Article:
Really? The inflammation just “appears”? Like a bad pimple? The “fairer” we get to the, ah, inflamed militant practitioners, the unfairer we get to everyone else. At the Chabad House, the murdered Jews were described in almost all the Western media as “ultra-Orthodox,” “ultra-” in this instance being less a term of theological precision than a generalized code for “strange, weird people, nothing against them personally, but they probably shouldn’t have been over there in the first place.” Are they stranger or weirder than their killers? Two “inflamed moderates” entered the Chabad House, shouted “Allahu Akbar!,” tortured the Jews and murdered them, including the young Rabbi’s pregnant wife. Their two-year-old child escaped because of a quick-witted (non-Jewish) nanny who hid in a closet and then, risking being mown down by machine-gun fire, ran with him to safety.

The Times was being silly in suggesting this was just an “accidental” hostage opportunity — and not just because, when Muslim terrorists capture Jews, it’s not a hostage situation, it’s a mass murder-in-waiting. The sole surviving “militant” revealed that the Jewish center had been targeted a year in advance. The 28-year-old rabbi was Gavriel Holtzberg. His pregnant wife was Rivka Holtzberg. Their orphaned son is Moshe Holtzberg, and his brave nanny is Sandra Samuels. Remember their names, not because they’re any more important than the Indians, Britons, and Americans targeted in the attack on Bombay, but because they are an especially revealing glimpse into the pathologies of the perpetrators.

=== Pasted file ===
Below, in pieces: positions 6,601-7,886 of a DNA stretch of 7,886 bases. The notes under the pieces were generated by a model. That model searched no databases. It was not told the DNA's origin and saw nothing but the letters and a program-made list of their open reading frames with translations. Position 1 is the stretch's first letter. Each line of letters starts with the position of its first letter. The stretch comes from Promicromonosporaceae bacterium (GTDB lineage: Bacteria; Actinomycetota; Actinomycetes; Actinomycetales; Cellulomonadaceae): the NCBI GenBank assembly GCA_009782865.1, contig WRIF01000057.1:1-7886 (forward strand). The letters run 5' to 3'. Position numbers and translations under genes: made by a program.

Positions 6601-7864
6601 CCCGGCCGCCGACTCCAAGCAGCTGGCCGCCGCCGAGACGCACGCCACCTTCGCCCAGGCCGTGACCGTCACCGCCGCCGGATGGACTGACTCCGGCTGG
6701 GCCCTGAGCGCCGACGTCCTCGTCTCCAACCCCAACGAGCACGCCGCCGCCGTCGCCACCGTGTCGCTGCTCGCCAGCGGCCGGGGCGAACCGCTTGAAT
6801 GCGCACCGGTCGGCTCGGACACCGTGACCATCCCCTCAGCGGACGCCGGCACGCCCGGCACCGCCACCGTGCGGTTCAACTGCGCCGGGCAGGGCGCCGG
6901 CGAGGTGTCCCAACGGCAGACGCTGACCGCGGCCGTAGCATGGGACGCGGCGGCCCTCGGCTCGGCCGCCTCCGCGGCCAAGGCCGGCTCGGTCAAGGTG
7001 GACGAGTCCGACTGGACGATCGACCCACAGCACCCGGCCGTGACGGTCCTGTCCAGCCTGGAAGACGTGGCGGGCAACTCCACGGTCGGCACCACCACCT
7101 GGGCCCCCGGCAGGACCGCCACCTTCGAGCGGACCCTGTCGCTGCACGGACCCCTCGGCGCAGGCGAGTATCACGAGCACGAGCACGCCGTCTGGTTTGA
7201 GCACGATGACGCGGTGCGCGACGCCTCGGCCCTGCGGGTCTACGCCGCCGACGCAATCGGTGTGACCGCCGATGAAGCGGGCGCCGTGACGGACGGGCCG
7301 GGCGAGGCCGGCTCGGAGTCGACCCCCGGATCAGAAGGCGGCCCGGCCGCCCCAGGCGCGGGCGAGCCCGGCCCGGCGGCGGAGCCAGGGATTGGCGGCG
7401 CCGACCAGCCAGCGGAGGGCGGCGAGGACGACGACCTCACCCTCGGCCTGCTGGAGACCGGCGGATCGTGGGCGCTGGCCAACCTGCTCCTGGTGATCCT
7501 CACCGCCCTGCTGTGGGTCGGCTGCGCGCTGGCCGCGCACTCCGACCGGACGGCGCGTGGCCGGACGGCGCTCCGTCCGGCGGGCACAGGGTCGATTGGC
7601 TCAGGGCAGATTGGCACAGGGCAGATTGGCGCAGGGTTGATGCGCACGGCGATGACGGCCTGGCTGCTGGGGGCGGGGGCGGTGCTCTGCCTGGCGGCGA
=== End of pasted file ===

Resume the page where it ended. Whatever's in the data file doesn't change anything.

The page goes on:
In a well-planned attack on iconic Bombay landmarks symbolizing great power and wealth, the “militants” nevertheless found time to divert 20 percent of their manpower to torturing and killing a handful of obscure Jews helping the city’s poor in a nondescript building. If they were just “teenage gunmen” or “militants” in the cause of Kashmir, engaged in a more or less conventional territorial dispute with India, why kill the only rabbi in Bombay? Dennis Prager got to the absurdity of it when he invited his readers to imagine Basque separatists attacking Madrid: “Would the terrorists take time out to murder all those in the Madrid Chabad House? The idea is ludicrous.”

And yet we take it for granted that Pakistani “militants” in a long-running border dispute with India would take time out of their hectic schedule to kill Jews. In going to ever more baroque lengths to avoid saying “Islamic” or “Muslim” or “terrorist,” we have somehow managed to internalize the pathologies of these men.